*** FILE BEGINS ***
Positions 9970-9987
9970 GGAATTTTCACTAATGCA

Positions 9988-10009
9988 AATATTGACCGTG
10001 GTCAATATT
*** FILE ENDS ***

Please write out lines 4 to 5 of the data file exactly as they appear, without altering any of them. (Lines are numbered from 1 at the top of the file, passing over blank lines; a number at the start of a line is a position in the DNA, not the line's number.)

9988 AATATTGACCGTG
10001 GTCAATATT